As we know from our own lives, faith and trust can be a most difficult thing at times to grasp. Though the Church has often given St. Thomas the short end of the stick by referring to him as Doubting Thomas, we know his story isn’t all that simple. The mocks that we might make of him by our own pride are quickly undone when we look seriously at our own lives and the times that we too have been trapped and locked for fear. At least St. Thomas feared for his life, more often than not our own fears that keep us inside of ourselves are more about fearing the loss of status, pride, our own claims to omnipotency or the luxury of comfort. Whether trapped by pain and grief, or by the constant barrage from the world telling us that what we believe is false, or by trusting in our own wisdom of knowing better than God and His word, we along with St. Thomas have uttered similar words, “I will not. I can not”, because it easy to let fear over take us. Indeed I would say it is in our very nature. Hearing the good news from the Apostolic Word we still fear what that means for our lives, we fear being different from the world. We fear actually believing and losing our grip of control. We fear losing popularity by having our life changed and transformed from what ‘we’ want it to be. We fear actually trusting the Word to do its work in our life and the life of the congregation. These are the realties, the struggles against our flesh that we all face daily. This life of faith at times is difficult, because we live it without the benefit of sight. Or do we?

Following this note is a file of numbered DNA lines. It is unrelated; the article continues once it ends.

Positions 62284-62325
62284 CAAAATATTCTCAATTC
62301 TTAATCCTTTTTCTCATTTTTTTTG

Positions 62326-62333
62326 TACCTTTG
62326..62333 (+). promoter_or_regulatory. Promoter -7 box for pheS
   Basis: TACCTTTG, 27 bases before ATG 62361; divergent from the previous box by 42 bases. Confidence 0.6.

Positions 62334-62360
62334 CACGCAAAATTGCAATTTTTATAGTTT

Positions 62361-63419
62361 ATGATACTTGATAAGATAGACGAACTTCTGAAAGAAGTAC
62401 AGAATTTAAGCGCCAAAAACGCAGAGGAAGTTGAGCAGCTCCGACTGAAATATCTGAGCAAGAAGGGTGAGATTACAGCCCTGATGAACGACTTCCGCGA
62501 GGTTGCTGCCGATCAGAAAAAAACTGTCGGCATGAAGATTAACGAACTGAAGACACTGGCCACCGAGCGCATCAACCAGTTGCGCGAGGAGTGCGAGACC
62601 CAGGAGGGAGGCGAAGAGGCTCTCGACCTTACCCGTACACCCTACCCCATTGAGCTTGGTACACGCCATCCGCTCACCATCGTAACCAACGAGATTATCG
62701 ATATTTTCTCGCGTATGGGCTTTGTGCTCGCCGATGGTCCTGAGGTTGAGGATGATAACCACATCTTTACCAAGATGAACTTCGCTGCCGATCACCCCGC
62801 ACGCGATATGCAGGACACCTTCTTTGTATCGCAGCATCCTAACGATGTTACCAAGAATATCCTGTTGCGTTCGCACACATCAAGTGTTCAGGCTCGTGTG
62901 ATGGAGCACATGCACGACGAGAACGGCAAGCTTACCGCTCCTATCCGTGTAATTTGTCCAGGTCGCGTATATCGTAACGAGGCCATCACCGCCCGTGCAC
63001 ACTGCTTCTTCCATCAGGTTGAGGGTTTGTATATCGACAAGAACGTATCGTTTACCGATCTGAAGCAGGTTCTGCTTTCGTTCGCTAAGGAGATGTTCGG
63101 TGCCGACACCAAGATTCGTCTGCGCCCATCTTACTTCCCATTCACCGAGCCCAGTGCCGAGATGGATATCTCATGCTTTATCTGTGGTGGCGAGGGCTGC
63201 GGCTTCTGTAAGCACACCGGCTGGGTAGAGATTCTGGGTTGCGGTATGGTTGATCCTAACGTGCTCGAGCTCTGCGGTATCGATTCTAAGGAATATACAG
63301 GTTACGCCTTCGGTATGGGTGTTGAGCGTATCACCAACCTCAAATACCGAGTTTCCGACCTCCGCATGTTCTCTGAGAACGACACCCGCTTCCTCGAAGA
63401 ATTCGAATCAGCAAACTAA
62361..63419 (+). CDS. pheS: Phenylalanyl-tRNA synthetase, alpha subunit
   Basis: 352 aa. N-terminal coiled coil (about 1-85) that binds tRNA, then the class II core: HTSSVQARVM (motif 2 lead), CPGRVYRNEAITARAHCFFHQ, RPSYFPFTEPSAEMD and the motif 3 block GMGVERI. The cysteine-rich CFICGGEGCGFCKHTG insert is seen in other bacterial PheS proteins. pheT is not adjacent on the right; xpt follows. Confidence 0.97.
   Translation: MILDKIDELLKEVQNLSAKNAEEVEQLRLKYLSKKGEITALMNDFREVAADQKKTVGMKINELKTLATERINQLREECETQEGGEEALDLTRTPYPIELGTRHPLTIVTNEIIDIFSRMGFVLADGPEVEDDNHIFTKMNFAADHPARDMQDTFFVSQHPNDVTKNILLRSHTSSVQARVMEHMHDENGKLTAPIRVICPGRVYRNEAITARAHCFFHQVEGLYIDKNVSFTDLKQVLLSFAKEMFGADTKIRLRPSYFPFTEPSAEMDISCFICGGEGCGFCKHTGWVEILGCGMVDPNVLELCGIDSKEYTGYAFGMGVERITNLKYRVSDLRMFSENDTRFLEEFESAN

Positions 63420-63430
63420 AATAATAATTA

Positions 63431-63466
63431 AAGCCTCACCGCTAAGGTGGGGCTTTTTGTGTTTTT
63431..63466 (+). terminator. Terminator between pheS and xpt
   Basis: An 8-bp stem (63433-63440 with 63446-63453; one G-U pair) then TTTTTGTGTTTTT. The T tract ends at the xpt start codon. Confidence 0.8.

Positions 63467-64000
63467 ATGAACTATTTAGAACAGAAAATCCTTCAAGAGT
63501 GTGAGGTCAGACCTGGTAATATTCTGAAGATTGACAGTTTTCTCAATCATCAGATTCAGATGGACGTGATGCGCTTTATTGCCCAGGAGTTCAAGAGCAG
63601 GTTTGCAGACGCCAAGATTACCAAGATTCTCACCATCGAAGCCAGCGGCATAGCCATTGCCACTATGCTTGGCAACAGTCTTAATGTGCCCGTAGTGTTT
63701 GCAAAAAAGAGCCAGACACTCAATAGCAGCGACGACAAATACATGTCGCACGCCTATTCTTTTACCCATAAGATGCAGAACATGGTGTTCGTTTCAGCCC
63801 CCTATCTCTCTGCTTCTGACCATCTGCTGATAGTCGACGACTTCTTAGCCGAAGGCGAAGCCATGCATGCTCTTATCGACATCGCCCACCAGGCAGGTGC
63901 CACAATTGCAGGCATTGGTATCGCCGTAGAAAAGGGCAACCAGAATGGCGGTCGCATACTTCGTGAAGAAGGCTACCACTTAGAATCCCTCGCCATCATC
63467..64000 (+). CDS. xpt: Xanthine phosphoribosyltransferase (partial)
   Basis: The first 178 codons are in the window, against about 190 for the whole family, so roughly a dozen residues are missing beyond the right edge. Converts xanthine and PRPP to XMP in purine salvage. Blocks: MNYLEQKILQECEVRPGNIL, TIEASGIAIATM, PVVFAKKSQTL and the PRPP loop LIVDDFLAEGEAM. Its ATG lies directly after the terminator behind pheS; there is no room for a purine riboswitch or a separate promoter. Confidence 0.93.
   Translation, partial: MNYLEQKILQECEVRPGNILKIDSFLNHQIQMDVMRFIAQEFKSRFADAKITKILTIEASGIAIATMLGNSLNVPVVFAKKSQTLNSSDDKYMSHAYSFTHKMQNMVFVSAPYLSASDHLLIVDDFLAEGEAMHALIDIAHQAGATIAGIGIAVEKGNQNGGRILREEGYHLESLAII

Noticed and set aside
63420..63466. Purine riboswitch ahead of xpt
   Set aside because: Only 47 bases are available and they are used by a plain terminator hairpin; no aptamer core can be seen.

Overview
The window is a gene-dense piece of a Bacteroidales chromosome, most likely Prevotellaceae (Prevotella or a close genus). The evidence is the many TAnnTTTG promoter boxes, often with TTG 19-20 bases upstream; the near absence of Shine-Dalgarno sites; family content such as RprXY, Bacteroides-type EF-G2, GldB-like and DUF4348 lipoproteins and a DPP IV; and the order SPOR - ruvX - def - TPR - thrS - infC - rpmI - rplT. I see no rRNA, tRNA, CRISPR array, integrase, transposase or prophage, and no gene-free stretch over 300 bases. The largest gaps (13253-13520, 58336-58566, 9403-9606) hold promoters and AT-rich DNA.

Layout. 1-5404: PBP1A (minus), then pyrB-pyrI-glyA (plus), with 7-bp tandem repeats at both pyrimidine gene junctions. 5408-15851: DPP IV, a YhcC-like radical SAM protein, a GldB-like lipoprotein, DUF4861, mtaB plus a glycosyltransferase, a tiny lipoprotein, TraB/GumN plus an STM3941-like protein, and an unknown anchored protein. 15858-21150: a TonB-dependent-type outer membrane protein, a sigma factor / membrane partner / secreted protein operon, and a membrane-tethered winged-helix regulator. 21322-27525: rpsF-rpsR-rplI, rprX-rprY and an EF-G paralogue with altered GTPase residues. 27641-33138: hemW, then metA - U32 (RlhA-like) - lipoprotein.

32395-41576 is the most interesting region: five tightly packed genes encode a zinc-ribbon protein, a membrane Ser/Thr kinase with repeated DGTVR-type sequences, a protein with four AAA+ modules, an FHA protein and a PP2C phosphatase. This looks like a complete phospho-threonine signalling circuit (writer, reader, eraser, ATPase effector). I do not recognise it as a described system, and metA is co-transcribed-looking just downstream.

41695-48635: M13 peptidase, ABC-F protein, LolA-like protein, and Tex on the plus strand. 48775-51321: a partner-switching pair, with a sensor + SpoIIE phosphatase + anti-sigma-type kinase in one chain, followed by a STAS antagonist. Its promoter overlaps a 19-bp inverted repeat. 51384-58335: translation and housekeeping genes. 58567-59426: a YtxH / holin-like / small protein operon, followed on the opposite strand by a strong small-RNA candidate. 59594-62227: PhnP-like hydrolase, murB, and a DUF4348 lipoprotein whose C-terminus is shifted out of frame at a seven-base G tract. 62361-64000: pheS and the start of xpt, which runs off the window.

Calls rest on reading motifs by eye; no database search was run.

In great mercy, Christ comes to Thomas. Jesus appears before his eyes and confronts him with the full reality of His bodily resurrection: put your finger into my hands, stretch out your hand and place it in my side.  Feel the wounds which I have suffered for your sake, Thomas. Place your fear in them. Place your own bondage to yourself, your wisdom and your strength. Place your grief in them. Place all your doubts and misgivings in them. Place yourself, your very life in the wounds which I have born for you and for all. Peace be with you, Thomas. My peace is with you!  Do not disbelieve, but believe.  And to the all-knowing delight of Christ, He does.  He confess the faith, the faith of his brothers and sisters, the faith of the Church.  Jesus is Lord and God.  Jesus is our Lord and our God.